Oral cancer is a type of cancer that affects the tissues in the mouth and throat. This can include the lips, tongue, gums, palate, and pharynx. Oral cancer screenings can detect early signs of the disease, which gives you a better chance of successful treatment. While oral cancer is relatively rare, it is important to get screened for it on a regular basis. Nowadays, many dentists simply perform oral cancer screenings as a part of semi-annual dental exams.
Did You Know?
It is estimated that there will be over 49,000 new cases of oral cancer diagnosed this year. Oral cancer is more common in men than women, and the risk increases with age. Smoking and heavy alcohol use are also major risk factors for developing oral cancer.
Do I need an oral cancer screening?
Everyone can benefit from an oral cancer screening, however they can be especially important if you are experiencing symptoms of oral cancer. The most common symptoms of oral cancer include:
- a sore or lump in the mouth
- unexplained bleeding from the mouth
- difficulty swallowing
- numbness in the tongue or lips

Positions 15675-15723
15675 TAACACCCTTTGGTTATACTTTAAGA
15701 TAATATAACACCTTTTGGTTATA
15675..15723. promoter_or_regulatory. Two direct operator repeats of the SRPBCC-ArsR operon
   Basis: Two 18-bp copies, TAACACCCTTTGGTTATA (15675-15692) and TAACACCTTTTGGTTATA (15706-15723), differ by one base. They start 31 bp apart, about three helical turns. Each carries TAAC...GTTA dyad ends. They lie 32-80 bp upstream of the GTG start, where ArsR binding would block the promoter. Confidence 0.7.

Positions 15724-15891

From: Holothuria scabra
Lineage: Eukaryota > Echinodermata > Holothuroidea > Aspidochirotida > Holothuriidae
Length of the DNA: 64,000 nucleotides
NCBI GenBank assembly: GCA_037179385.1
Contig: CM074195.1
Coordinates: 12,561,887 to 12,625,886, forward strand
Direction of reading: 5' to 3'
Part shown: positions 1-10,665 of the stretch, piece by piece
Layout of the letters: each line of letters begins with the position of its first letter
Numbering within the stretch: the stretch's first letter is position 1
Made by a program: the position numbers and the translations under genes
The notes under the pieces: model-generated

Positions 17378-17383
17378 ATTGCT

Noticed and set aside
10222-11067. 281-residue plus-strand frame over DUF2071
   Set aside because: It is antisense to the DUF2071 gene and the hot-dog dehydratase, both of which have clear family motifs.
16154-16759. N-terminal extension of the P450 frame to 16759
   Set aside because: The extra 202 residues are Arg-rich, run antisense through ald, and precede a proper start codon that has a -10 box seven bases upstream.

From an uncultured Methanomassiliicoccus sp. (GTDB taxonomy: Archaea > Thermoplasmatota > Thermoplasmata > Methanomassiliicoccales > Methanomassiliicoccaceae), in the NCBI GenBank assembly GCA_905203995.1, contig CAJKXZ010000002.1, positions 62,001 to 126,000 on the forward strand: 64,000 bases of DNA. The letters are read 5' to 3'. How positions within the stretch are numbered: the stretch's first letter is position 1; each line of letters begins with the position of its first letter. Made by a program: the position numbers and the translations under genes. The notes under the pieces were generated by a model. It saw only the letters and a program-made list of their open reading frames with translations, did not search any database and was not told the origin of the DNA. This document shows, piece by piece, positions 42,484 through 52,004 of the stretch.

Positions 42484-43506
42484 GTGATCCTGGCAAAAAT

However, these symptoms can also be caused by other conditions, so it’s important to see your dentist or doctor for a diagnosis.
What can I expect during an oral cancer screening at Grand River Family Dentistry?
At Grand River Family Dentistry, we screen for oral cancer during regular dental exams because this can help to detect the disease in its early stages. The earlier oral cancer is detected, the easier it is to treat.
During an oral cancer screening, your Detroit dentist will examine your mouth for any visible signs of the disease, such as abnormalities in the color or texture of soft tissue. They may also use a special light to look for any abnormal tissue. This light causes abnormal tissues to glow.
What happens if something is found during the screening?
If anything suspicious is found during the screening, your dentist will recommend you see your doctor for further testing. This may include a biopsy, which is a simple procedure that involves taking a small sample of tissue for examination. It is important to note that your dentist cannot diagnose oral cancer from a screening alone and they can only tell you if they find something suspicious. At that point, you will need to consult with a medical doctor to determine if you have oral cancer.